Ethanol inventory levels at the end of last week fell to 630 million gallons, according to the latest report released Wednesday by the EIA. These levels tie stocks in October for the lowest inventory level on hand since records have been reported on a weekly basis in June 2010. The implications of falling stocks well past when seasonal demand support is seen and corn prices have moved close to $4 per bushel in many production areas could lead to additional price moves in ethanol markets. The lower ethanol stock levels is not doing much for corn markets at this point, although weekly ethanol production climbed higher 2.5% from week-ago levels. Traders are focusing on the ability to clear both ethanol and gasoline product from the inventory, with additional support possible and very likely in the near future due to holiday driving demands. It is unlikely that aggressive ethanol production will ramp up to fill the gap of lower inventory as current supply levels are 18.1% under year-ago levels. But even with the tighter supplies, traders are far from being very aggressive as ethanol prices are still carrying a 68 cent-per-gallon discount to RBOB gasoline prices.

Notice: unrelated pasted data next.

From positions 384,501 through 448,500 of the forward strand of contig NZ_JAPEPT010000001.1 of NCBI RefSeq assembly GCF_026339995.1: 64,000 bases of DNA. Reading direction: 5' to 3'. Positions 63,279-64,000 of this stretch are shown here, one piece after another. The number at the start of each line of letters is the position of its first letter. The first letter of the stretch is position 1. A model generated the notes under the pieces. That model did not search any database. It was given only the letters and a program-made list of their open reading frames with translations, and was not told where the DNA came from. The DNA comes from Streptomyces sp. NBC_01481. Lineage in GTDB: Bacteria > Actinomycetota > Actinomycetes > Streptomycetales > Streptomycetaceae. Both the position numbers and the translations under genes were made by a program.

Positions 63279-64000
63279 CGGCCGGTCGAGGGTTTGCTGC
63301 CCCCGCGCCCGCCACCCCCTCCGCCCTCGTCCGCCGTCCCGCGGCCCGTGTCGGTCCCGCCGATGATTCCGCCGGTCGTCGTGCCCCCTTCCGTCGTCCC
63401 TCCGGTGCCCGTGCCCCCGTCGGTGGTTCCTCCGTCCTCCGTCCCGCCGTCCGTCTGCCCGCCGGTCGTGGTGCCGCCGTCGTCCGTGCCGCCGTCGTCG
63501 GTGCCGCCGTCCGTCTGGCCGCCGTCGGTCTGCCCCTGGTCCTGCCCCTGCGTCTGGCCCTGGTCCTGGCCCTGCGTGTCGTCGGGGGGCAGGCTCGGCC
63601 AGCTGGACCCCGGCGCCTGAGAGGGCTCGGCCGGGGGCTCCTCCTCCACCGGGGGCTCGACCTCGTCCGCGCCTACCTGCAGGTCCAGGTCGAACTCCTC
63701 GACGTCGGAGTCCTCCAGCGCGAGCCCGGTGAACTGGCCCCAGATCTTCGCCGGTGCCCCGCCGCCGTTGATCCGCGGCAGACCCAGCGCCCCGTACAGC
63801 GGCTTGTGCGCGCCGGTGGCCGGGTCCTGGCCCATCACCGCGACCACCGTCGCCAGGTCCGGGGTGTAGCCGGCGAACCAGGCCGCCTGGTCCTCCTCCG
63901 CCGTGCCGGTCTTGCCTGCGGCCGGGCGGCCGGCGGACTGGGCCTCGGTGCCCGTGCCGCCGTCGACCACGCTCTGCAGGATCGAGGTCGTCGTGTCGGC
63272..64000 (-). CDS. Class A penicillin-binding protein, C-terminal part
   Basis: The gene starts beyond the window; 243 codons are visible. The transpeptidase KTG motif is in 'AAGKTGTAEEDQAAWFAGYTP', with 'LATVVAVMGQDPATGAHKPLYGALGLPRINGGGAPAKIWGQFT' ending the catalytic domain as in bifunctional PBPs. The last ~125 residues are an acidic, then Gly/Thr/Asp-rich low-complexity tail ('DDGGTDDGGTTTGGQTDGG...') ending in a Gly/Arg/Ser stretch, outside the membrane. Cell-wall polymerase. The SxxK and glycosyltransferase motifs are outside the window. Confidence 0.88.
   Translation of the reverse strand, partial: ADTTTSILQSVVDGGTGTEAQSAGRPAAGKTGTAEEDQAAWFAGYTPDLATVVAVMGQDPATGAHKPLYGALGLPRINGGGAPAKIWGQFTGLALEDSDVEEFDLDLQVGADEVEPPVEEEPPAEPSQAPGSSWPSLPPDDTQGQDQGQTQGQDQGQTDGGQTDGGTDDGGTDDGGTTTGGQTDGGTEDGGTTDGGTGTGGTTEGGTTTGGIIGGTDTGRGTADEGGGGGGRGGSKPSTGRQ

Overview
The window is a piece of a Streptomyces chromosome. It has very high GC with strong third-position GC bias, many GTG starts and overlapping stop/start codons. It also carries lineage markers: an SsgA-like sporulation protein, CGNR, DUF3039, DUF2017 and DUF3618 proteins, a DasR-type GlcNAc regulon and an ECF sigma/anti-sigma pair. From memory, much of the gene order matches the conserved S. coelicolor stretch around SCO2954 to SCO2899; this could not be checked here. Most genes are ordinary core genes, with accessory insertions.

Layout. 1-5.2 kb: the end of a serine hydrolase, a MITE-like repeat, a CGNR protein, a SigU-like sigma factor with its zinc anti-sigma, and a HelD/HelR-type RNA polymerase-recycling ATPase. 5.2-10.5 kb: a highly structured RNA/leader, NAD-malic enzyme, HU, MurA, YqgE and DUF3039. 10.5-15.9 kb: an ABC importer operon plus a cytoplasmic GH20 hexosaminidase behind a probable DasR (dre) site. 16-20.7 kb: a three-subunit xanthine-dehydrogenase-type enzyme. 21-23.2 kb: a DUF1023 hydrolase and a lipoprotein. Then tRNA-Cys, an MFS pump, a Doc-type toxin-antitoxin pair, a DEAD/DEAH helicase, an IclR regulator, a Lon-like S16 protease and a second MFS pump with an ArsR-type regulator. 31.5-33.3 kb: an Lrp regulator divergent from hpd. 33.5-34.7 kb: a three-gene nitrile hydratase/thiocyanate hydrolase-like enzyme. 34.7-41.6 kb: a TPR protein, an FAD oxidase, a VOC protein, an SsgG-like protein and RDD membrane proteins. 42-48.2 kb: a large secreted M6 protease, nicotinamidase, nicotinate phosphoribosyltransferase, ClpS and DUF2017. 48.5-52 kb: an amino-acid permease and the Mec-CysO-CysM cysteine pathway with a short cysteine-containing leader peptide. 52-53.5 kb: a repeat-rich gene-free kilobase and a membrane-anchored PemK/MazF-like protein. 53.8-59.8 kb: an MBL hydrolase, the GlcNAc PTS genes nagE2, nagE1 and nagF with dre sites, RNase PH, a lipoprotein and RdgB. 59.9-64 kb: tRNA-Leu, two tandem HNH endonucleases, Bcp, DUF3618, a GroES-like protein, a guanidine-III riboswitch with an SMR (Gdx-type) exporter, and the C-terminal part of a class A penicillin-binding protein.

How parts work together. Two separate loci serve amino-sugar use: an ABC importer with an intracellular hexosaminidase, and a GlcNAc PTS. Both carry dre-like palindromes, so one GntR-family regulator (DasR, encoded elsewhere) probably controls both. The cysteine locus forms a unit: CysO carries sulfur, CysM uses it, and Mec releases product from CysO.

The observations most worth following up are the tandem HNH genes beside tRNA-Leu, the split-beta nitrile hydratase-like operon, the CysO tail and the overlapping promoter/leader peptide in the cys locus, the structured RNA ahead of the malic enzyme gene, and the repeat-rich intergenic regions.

Rick Kment can be reached at email@example.com
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